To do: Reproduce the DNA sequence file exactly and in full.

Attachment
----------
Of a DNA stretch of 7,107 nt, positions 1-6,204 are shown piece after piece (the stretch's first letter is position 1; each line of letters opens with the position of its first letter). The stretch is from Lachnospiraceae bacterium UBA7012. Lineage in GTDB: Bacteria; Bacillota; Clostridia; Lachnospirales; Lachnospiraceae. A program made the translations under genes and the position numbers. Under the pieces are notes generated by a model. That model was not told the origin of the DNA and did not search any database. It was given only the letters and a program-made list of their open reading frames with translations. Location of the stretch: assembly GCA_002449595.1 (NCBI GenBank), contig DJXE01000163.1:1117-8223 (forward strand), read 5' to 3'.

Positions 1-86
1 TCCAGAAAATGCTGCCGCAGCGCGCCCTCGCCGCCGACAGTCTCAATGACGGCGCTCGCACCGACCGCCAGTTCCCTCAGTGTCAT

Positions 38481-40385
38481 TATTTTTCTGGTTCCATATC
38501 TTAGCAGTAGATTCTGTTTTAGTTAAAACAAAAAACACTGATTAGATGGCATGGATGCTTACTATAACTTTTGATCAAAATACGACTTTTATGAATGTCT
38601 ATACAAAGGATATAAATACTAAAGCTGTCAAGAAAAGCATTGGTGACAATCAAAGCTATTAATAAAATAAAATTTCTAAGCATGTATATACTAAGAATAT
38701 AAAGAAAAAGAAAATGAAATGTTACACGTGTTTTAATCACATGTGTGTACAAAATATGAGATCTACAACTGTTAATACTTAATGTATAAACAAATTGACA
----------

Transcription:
Of a DNA stretch of 7,107 nt, positions 1-6,204 are shown piece after piece (the stretch's first letter is position 1; each line of letters opens with the position of its first letter). The stretch is from Lachnospiraceae bacterium UBA7012. Lineage in GTDB: Bacteria; Bacillota; Clostridia; Lachnospirales; Lachnospiraceae. A program made the translations under genes and the position numbers. Under the pieces are notes generated by a model. That model was not told the origin of the DNA and did not search any database. It was given only the letters and a program-made list of their open reading frames with translations. Location of the stretch: assembly GCA_002449595.1 (NCBI GenBank), contig DJXE01000163.1:1117-8223 (forward strand), read 5' to 3'.

Positions 1-86
1 TCCAGAAAATGCTGCCGCAGCGCGCCCTCGCCGCCGACAGTCTCAATGACGGCGCTCGCACCGACCGCCAGTTCCCTCAGTGTCAT

Positions 38481-40385
38481 TATTTTTCTGGTTCCATATC
38501 TTAGCAGTAGATTCTGTTTTAGTTAAAACAAAAAACACTGATTAGATGGCATGGATGCTTACTATAACTTTTGATCAAAATACGACTTTTATGAATGTCT
38601 ATACAAAGGATATAAATACTAAAGCTGTCAAGAAAAGCATTGGTGACAATCAAAGCTATTAATAAAATAAAATTTCTAAGCATGTATATACTAAGAATAT
38701 AAAGAAAAAGAAAATGAAATGTTACACGTGTTTTAATCACATGTGTGTACAAAATATGAGATCTACAACTGTTAATACTTAATGTATAAACAAATTGACA